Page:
Civilian among six killed in US air raids: Iraqi military

Civilian among six killed in US air raids: Iraqi military thumbnail
Iraq has condemned overnight US air strikes on Friday, with its military saying they killed six people and describing them as violation of sovereignty and a targeted aggression against the nation's regular armed forces. President Barham Salih said such "repeated violations" could cause Iraq to unravel into a failed state and revive the Islamic State…

Iraq has condemned overnight US air strikes on Friday, with its military saying they killed six people and describing them as violation of sovereignty and a targeted aggression against the nation’s regular armed forces.

President Barham Salih said such “repeated violations” could cause Iraq to unravel into a failed state and revive the Islamic State of Iraq and Levant (ISIL, also known as ISIS) group.

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Iraq’s security problems will be solved by supporting its government, not turning it into a battlefield for a proxy war, Salih said, warning that ISIL might seize on any chaos.

“The repeated violations the state is being subjected to are a dangerous and deliberate weakening of its abilities especially at a time when Iraq faces unprecedented challenges on political, economic, financial, security, and health fronts,” he said.

Meanwhile, Iraq’s foreign minister summoned the ambassadors of the United States and United Kingdom over the deadly overnight air raids against Iraqi military positions.

“The foreign minister held an emergency meeting in which the ministry’s undersecretaries, advisors and official spokesman discussed the measures regarding the recent American aggression. He has ordered the summoning of the United States and British ambassadors to Baghdad,” a spokesman said in a statement. 

It came after Iraq’s military said at least one civilian and five security personnel were killed in the US raids, which it denounced as a violation of sovereignty and a targeted aggression against Iraq’s armed forces.

The civilian killed in the overnight attack was a cook working at an airport under construction in Karbala, the military said in a statement. The death toll included three soldiers and two policemen, while four soldiers, two policemen, one civilian and five militiamen were wounded, it said.

Earlier, the Pentagon said the US conducted “defensive precision strikes” against the Iran-backed Kataib Hezbollah facilities across Iraq, in an attack that was in response to an earlier rocket barrage that killed two US troops and one British soldier.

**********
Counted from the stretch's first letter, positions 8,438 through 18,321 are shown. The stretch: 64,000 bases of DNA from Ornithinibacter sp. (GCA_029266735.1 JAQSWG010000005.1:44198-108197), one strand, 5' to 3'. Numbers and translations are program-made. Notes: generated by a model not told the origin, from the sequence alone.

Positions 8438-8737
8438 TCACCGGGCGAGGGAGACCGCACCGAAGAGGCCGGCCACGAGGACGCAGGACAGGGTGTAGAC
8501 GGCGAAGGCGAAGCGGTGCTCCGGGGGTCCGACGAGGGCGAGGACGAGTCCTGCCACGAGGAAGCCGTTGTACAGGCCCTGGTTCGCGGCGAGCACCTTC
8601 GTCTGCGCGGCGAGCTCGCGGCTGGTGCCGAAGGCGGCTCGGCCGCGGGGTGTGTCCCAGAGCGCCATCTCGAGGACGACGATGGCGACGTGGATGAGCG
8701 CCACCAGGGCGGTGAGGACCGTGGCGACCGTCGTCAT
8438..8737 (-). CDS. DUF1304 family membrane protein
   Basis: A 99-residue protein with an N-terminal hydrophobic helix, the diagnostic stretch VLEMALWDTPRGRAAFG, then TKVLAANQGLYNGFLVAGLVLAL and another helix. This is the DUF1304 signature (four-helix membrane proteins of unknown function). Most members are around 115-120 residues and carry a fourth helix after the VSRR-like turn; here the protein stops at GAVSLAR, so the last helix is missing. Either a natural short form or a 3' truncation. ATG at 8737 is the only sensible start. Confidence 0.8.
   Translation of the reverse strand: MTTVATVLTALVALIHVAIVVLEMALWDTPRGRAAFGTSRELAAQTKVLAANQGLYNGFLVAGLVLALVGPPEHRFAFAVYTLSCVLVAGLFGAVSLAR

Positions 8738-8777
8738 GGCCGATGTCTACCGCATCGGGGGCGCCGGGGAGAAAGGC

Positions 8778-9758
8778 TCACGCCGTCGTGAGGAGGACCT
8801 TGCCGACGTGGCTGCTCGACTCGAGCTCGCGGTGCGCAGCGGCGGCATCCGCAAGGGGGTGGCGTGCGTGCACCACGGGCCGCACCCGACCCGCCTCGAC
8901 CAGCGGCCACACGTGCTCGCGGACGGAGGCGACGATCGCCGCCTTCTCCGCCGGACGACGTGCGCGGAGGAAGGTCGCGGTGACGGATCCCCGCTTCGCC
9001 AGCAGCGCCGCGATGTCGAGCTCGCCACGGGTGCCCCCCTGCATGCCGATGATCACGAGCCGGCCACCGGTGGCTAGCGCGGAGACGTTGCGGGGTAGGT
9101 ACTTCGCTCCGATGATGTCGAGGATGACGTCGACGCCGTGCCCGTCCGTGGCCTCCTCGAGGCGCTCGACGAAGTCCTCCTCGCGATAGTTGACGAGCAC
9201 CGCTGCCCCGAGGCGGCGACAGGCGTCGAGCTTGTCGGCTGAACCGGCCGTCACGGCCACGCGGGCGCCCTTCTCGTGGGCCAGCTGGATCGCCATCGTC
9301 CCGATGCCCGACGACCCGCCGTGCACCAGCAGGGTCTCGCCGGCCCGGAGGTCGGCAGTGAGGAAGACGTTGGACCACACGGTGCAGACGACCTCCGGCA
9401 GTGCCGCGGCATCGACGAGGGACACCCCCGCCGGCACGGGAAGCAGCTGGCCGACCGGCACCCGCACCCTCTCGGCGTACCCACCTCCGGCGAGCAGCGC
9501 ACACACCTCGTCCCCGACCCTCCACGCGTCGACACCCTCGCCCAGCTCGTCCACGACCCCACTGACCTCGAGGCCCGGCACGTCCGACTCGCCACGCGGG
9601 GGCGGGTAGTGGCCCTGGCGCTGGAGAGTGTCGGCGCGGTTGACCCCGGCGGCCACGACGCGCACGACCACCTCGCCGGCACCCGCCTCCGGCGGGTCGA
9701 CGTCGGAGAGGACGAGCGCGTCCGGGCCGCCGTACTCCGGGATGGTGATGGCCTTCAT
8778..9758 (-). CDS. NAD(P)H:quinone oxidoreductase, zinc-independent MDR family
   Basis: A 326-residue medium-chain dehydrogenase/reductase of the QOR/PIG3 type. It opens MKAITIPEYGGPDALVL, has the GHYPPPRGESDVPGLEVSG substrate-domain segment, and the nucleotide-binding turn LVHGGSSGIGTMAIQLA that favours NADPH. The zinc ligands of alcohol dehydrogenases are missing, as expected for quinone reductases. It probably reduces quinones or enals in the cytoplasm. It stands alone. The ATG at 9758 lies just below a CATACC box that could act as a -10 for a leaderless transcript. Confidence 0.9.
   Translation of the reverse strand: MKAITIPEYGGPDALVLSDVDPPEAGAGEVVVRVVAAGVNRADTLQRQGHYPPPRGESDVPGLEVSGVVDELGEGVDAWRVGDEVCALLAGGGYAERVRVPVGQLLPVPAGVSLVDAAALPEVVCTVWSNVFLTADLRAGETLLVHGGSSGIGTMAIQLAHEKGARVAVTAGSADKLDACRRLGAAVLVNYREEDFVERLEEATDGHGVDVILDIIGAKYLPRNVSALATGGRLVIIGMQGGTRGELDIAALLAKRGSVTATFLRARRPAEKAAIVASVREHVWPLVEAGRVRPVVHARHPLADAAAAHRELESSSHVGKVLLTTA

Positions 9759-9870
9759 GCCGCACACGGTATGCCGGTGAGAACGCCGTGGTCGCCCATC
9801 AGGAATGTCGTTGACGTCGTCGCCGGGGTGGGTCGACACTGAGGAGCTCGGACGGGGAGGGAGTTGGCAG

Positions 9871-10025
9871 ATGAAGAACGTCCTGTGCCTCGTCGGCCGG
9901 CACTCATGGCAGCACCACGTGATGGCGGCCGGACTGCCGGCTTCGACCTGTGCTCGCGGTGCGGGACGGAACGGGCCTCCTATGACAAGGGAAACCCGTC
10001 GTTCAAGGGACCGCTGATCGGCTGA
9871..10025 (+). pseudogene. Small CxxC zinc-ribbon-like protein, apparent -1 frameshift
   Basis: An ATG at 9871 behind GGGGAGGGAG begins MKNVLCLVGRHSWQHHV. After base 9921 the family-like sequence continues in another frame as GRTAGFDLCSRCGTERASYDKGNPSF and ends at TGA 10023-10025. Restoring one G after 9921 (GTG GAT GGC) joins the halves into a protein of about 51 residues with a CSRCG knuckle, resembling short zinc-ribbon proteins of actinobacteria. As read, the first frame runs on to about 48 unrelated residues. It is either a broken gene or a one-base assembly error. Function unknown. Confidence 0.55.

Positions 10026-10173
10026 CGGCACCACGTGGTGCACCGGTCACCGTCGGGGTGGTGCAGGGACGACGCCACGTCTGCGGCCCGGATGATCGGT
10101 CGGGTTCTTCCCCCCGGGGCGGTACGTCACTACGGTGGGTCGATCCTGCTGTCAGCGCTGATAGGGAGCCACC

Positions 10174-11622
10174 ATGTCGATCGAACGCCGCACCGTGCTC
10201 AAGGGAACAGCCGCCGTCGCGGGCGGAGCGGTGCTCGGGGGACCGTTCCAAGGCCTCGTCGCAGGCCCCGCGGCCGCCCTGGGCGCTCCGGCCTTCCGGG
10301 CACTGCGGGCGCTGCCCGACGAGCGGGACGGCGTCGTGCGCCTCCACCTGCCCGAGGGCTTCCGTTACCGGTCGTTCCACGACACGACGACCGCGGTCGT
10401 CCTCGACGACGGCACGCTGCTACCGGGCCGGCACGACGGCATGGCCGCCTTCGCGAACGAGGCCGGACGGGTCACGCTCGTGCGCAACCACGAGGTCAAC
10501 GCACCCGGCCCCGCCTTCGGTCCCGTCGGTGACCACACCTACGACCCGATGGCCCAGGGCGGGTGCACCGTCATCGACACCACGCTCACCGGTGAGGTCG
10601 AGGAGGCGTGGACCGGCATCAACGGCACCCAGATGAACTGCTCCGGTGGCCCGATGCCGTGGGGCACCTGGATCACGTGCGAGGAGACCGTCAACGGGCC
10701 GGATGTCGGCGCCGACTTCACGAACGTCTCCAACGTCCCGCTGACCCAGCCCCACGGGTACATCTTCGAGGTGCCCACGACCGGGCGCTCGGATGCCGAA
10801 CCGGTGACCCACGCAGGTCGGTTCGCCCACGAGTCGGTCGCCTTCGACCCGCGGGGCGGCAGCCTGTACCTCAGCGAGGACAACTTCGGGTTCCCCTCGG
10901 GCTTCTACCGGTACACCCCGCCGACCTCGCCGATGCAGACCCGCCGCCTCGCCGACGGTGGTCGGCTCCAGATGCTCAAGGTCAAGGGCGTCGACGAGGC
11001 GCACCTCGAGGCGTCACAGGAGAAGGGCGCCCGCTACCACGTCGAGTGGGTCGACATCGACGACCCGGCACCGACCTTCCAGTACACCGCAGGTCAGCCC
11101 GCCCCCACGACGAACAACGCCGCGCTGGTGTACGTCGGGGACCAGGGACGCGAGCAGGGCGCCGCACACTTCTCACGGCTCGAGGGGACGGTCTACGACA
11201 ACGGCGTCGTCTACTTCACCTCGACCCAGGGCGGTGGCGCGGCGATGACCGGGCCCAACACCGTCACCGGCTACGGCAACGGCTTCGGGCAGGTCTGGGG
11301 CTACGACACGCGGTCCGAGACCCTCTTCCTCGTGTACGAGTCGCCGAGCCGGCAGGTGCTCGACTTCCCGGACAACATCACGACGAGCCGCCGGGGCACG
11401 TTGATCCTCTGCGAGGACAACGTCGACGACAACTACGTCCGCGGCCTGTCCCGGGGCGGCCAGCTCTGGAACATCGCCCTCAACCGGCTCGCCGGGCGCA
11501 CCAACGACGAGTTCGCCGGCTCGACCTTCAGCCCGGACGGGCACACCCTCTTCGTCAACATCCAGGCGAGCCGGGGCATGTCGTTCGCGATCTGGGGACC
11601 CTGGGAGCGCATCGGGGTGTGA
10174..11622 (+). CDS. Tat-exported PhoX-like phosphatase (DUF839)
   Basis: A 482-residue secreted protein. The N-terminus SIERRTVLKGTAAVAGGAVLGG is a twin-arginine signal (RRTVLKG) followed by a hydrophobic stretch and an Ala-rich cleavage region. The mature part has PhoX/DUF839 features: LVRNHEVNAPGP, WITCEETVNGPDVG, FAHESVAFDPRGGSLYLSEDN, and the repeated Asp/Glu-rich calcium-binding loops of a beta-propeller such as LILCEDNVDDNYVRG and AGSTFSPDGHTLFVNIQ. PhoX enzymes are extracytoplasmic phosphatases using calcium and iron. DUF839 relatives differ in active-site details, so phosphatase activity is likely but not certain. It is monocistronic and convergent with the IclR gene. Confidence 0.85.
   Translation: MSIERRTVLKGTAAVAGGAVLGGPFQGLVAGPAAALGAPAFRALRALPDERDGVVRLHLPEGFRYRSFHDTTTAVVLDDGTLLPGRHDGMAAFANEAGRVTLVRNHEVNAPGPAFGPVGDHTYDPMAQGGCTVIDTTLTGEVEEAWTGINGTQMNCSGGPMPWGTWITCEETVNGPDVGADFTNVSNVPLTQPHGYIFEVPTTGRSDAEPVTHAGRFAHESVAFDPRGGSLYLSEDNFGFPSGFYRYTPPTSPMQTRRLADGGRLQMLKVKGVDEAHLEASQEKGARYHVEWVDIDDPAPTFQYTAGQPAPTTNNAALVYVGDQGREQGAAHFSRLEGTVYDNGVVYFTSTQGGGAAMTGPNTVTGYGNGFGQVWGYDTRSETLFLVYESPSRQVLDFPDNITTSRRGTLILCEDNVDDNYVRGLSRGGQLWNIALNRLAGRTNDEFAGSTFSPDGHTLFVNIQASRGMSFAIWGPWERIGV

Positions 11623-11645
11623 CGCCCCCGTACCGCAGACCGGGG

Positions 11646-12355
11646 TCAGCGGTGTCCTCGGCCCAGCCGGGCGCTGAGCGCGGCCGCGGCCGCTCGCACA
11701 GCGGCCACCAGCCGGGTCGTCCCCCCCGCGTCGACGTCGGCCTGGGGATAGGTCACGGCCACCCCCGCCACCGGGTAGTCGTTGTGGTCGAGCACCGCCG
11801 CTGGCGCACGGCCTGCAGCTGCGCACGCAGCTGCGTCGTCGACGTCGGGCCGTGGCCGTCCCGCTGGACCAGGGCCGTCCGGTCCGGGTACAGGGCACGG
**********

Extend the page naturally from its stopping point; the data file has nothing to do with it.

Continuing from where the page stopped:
A US official told The Associated Press news agency that the raids were a joint operation with the British.

Reporting from Baghdad, Al Jazeera’s Simona Foltyn said there had been “widespread condemnation” of the attacks that targeted different southern positions belonging to the Popular Mobilisation Forces, an umbrella organisation of several armed militias, with the latest incident likely to once again ignite calls in Iraq for the expulsion of US troops.

Citing the military’s statement, Foltyn said the “fatalities suggest that these air strikes were not as precise as the US said that they were, and this is rather embarrassing for the US because the Iraqi army and police are its partners under the coalition to fight ISIL.

“Essentially, rather than deterring Kataib Hezbollah and other Iranian-linked groups from conducting further attacks on US servicemen, the US in fact ended up further rupturing the relationship between its Iraqi partners and its presence here in Iraq.”

Members of Iraqi security forces check the damages a civilian airport under construction which, according to Iraqi religious authorities, was hit by a U.S. air strike, in the holy Shi'ite city of Kerb

Members of Iraqi security forces inspect the damage at the airport hit by US air strikes in Karbala [Alaa al-Marjani/Reuters]

US President Donald Trump gave the Pentagon the authority to respond to Wednesday’s attack, responsibility for which has not been claimed, again raising tensions with neighbouring Iran after the two countries came to the brink of war earlier this year.

Washington had blamed Kataib Hezbollah for an attack in December that killed a US contractor, leading to a cycle of tit-for-tat confrontations that culminated in the January 3 US assassination of top Iranian general Qassem Soleimani on January 3. Five days later, a retaliatory Iranian missile attack on two bases in Iraq housing US troops left more than 100 US troops with brain injuries but caused no fatalities.

Iran on Friday warned US President Donald Trump against taking “dangerous actions” after the overnight air raids.

“The United States cannot blame others … for the consequences of its illegal presence in Iraq and the nation’s reaction to the assassination and killing of Iraqi commanders and fighters,” foreign ministry spokesman Abbas Mousavi said.

“Instead of dangerous actions and baseless accusations, Mr Trump should reconsider the presence and behaviour of his troops in the area,” he added.

The Pentagon said late on Thursday that its “strikes” had targeted Kataib Hezbollah that housed weapons used to target US and coalition troops,” it said.

A worker checks the damages at a civilian airport under construction which, according to Iraqi religious authorities, was hit by a U.S. air strike, in the holy Shi'ite city of Kerbala, Iraq March 13,

Damage at the civilian airport under construction hit by US air strikes in Kerbala [Alaa al-Marjani/Reuters]

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